Render cracks due to many reasons. Typically, render provides the building fabric with protection against the elements while also providing an aesthetically pleasing finish. Render covers up the use of cheaper building materials such as blockwork.
Unfortunately, a common stereotype of render is that it is liable to experience cracking. This is a huge concern for many of our customers, who want to invest in a new render façade but don’t want to find that a few years (or even months) down the line their investment isn’t holding true to its promise.
Cracks are the effect of a number of underlying problems, and if left to their own devices they can escalate a situation from bad to worse by drawing water through the building. There are a number of reasons that render may crack, and in this blog post we’re going to be looking into these reasons.
First thing’s first, is your render really old? Render does in fact have a lifespan, especially sand and cement render. Cracking is going to be inevitable due to the effect of weathering. Sand and cement renders are especially susceptible to weathering.
When driving rain, snow, frost and more are constantly attacking the exterior of your building, it’s likely that you will experience some kind of negative impact. This is particularly true for sand and cement render, which is incredibly solid, unforgiving, and prone to absorbing water. The age of the render may be the reason for the wear and tear; our silicone renders have a lifespan of 25 years.
Incorrect materials for the substrate
A study of materials incorrect for the substrate can be found here. The resulting finish was a cracked mess within weeks. The reason for the cracked render is that high performance blockwork (this includes Ziegel blocks, AAC, Thermalite etc.) tends to be very soft and malleable. On the other hand, sand and cement is incredibly solid.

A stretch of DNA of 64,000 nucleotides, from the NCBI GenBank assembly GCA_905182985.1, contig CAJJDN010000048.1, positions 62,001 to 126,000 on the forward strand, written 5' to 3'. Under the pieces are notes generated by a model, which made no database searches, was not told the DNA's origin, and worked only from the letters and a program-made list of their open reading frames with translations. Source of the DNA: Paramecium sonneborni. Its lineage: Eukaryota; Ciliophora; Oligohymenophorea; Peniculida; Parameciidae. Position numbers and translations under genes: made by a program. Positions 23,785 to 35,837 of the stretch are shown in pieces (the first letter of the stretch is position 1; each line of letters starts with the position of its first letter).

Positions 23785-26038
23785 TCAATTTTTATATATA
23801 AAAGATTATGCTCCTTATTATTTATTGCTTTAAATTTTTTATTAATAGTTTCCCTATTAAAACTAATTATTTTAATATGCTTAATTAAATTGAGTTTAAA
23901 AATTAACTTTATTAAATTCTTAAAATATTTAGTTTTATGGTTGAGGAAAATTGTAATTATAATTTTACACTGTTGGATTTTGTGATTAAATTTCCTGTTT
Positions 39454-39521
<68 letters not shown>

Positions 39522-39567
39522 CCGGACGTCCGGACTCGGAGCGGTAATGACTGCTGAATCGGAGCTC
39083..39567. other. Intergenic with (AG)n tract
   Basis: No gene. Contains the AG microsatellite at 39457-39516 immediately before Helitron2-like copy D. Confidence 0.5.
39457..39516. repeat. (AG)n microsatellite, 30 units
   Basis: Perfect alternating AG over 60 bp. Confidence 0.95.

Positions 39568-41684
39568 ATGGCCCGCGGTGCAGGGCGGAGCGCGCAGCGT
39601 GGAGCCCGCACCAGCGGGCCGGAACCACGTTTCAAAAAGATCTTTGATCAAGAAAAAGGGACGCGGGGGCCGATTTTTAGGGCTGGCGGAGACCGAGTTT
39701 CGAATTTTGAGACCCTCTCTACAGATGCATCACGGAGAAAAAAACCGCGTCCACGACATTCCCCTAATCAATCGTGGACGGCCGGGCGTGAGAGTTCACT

The phrase ‘opposites attract’ is not true in the case of renders and substrates. When choosing a render for your property, it’s imperative that it compliments the substrate. This could be the reason your render is cracking. An installer should be able to advise you on the best type of render for the building fabric.
Poor quality of workmanship – poor sealing at junctures, incorrect movement joints
A good quality installation from a knowledgeable installer can make all the difference to the durability of your installation. A trusted installer will ensure that correct reinforcement is applied around the weaker areas of a structure. Crucially around movement joints and reveals.
The render needs to be able to replicate and compensate for movements within the underlying substrate, otherwise it will crack. The cracks would be caused by not taking this into consideration.
The render dried out too fast
Most common with dry-mix renders, if the water evaporates from the material too quickly it doesn’t leave enough time for the render to bond properly and the surface colour can appear patchy and discoloured.
A render that has dried out too fast is a dehydrated, weak surface and cracking is therefore inevitable. The render is applied in moderate temperatures and away from the direct glare of the sun. For dry-mix renders if the mixture appears to be drying too fast simply sprinkle it with water as needed.
Best practice for rendering is to embed fibreglass mesh within the basecoat layer. The mesh reinforces the surface of the basecoat and increases tensile strength. The layers create a strong base as they are overlapped; any movement of the building fabric will be absorbed by the fibreglass mesh as a result.
Unfortunately, if fibreglass mesh is not embedded in the process of rendering, the whole system will be prone to cracking.
Sometimes, the render is not at fault. Underlying structural problems may well be surfacing, causing cracked render. The structural problems can be numerous and difficult to pin down, whether it’s differential movement between an extension and the main house or due to water and rust.
Rising damp is the fear of all property owners as it’s often difficult to catch and identify. It’s relatively rare, but rising damp is essentially when water travels from the ground up through the walls by capillary action, causing bulging in the walls and floor boards and general structural damage. The structural damage that rising damp can cause is what encourages cracks to form in the external render. You will most likely notice signs of rising damp not just in your render but internally as well.
Leave a comment down below if you’ve experienced cracking in your render and how you fixed the problem!